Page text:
Scientists have demonstrated that hyperbaric oxygen therapy can reverse some aspects of bone deterioration caused by aging and obesity in rats .
Hyperbaric oxygen therapy (HBOT) involves placing the patient in a chamber with elevated levels of oxygen and atmospheric pressure. HBOT has been approved for treating certain conditions, such as air embolism, severe anemia, and certain infectious diseases, and it is credited with many more health benefits , including against age-related conditions such as cognitive decline. However, the research is still sparse and ambiguous.
In this new study, the researchers used HBOT on artificially aged rats to see how it would affect age-related changes in bone structure, including in the context of obesity. The relationship between obesity and osteoporosis is complex: on one hand, it was long thought that higher BMI leads to lower fracture risk. On the other hand, recent research suggests that abdominal obesity is associated with osteopenia and osteoporosis . Several studies have shown that HBOT can ameliorate bone loss , and this one adds to this growing body of knowledge.
HBOT restores bone health
In their study, the researchers used a rat model in which accelerated aging is induced by treating the rats with D-galactose, which increases oxidative stress and inflammation. Half of the rats were put on a high-fat diet (HFD), which led to rapid weight gain and an unfavorable lipid profile. HBOT was unable to ameliorate this obese phenotype. However, D-galactose treatment additionally decreased insulin sensitivity in both normally fed and obese groups, and this specific effect was reversed by HBOT.
D-galactose induces cellular senescence, as evidenced by elevated levels of two popular senescence markers, p16 and p21, in the bone. In both lean and obese aged rats, HBOT was able to restore those markers almost to the levels of lean, non-aged controls.
Senescence is tightly tied to inflammation, since senescent cells secrete lots of pro-inflammatory factors. The bones of lean and obese aged rats had equally increased expression of two of these factors, TNF-a and IL-6. Here, too, HBOT reduced those markers basically to the levels of young lean controls.
While the effect of D-galactose alone on antioxidant markers was muted, combining it with HFD resulted in a synergistic deleterious effect that was reversed by HBOT, although not according to all markers.
Bone homeostasis is supported by osteoblasts and osteoclasts (cells that build and degrade bone, respectively). A high-fat diet in combination with aging resulted in a substantial upregulation of osteoclast-related genes, which hints at increased bone resorption. HBOT reversed this abnormal gene expression. In both lean and obese rats, the treatment also restored levels of some osteoblast-related factors that had been decreased by D-galactose.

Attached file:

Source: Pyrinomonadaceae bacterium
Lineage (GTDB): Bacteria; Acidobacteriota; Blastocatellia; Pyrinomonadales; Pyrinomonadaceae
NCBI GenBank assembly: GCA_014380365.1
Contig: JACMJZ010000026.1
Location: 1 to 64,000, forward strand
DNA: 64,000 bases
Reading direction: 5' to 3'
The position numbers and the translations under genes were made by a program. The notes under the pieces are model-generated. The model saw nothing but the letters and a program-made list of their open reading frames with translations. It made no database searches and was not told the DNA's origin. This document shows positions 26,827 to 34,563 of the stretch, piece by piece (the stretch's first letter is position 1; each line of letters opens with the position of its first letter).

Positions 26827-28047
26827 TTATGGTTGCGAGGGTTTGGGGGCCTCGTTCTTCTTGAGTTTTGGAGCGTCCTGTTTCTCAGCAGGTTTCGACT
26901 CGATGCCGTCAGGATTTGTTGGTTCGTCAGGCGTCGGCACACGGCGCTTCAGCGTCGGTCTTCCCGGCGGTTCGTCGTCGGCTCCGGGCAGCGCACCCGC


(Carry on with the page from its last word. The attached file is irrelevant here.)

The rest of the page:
HFD and D-galactose independently impaired bone microarchitecture, bone volume fraction, and bone thickness. HBOT completely reversed the effect of D-galactose alone, but it worked only partially in aged obese rats. On the bright side, even in this group, HBOT completely rescued bone demineralization.
The researchers proposed possible mechanisms of action. One of them includes the “hyperoxia-hypoxia paradox”. As the effects of hyperoxidation created by HBOT wear off, this creates “relative hypoxia” without actually reaching harmfully low oxygen levels. This affects two hypoxia-induced factors, HIF-1a and HIF-2a, which are thought to increase osteoclast activity. Lowering their levels could possibly lead to the improvements in bone health observed in this study. Interestingly, both of those factors were higher in obese aged rats.
This study is subject to several limitations, starting with the small sample size. Also noteworthy is that models of accelerated aging are considered less reliable and informative than naturally aged animals. Specifically, the model used by the researchers, in which certain aging-like features are induced by D-galactose, is not the most popular one.
This study demonstrated that HBOT exerted an anti-osteoporotic effect via attenuation of bone cellular senescence, reduction of oxidative stress, and the anti-inflammatory response, and the restoration of the bone microenvironment. These mechanisms consequently led to an alleviation of bone loss and bone demineralization, as also summarized in Table 2. Interestingly, all of these benefits of HBOT were observed in both the lean and obese conditions.
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